Kimmel is right. The trick is getting neighboring states to comply - then you have a region, which would answer Trombettas' question by having same rules in Md, Pa,Del and Va. When real racing resumes in New York in the Spring, the outfits shipping back in from Florida and Kentucky will already know the rules and damn sure will be ready to comply. Make New York the Standard that it once was... best Racing in the World. This plan might be sneaky-good! AND no Feds in the sheds.
Assuming this is all for the best let's remember the Trainer. This person is totally responsible for the care of his/her horse(s). We should appreciate the accepted burden of any new or changed rules. I am sure it is very difficult job to plan entries even prior to theses changes. My question is will we see a change in performance on some horses because of the timing constraints on Clenbuterol? But, anyway, let's thank all the good trainers for his/her hard work. Their job only gets more challenging these days. RD btr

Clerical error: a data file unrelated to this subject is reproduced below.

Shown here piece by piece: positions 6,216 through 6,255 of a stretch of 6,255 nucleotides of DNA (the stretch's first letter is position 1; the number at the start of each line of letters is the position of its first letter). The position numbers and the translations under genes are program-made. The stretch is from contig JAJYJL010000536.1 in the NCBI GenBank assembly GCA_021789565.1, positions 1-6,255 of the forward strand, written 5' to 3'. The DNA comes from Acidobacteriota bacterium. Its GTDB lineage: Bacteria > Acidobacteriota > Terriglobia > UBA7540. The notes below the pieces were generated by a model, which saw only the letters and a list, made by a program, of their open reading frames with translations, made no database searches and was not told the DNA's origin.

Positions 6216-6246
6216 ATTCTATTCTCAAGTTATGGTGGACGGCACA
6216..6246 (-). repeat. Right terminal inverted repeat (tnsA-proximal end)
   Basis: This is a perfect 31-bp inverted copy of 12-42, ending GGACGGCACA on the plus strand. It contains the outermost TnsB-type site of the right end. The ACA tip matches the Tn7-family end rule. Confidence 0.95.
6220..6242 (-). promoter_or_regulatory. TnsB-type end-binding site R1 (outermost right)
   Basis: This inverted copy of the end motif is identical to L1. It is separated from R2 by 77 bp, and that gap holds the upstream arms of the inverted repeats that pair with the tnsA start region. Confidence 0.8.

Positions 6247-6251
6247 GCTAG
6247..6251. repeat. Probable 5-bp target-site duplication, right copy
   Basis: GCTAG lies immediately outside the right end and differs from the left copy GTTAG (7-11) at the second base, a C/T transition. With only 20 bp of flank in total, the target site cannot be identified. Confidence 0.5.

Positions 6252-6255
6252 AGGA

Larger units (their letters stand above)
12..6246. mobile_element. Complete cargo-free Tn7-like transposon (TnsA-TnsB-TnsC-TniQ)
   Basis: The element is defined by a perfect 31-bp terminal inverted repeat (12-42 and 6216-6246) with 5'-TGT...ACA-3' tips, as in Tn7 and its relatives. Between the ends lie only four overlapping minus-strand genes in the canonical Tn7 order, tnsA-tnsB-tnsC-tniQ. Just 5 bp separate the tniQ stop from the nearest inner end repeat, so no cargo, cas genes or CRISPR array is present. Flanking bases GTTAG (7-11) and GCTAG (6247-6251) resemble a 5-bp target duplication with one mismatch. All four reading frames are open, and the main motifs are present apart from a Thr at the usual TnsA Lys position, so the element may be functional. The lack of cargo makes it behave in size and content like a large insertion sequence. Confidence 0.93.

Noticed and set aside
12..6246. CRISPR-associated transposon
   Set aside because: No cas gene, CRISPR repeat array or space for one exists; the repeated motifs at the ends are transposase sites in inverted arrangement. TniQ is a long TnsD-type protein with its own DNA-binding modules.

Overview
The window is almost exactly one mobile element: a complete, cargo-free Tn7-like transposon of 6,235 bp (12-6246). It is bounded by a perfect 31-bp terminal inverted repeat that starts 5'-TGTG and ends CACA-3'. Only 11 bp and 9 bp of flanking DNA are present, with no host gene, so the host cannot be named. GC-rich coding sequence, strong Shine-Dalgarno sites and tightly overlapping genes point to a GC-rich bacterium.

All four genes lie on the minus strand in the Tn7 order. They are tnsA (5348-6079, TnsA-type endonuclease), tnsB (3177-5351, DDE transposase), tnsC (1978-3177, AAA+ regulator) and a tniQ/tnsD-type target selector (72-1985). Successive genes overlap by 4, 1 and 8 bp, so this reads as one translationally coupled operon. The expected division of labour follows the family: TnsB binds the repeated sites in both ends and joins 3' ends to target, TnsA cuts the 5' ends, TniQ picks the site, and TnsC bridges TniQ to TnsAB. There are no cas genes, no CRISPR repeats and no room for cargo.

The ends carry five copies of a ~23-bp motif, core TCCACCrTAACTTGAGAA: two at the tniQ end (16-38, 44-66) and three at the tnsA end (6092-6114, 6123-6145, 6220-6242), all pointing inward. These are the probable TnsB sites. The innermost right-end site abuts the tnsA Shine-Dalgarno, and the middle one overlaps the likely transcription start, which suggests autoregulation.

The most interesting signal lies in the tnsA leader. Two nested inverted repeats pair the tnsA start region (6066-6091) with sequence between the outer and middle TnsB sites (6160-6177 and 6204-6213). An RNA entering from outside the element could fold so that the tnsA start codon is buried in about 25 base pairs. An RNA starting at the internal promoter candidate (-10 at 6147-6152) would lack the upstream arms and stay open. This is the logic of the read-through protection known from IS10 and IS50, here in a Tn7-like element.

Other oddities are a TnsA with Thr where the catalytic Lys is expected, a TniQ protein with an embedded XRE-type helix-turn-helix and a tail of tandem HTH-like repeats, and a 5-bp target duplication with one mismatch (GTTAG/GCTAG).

Clenbuterol is one of the most abused medications. There was a TVG special on racing meds this weekend and Jack Van Berg flipped out on the abuse of this drug. And guess who was one of the worst abusers; Rick Dutrow. Numerous positives for over the limit on this drug. NYRA is doing the right thing and I don't care what some of these trainers say.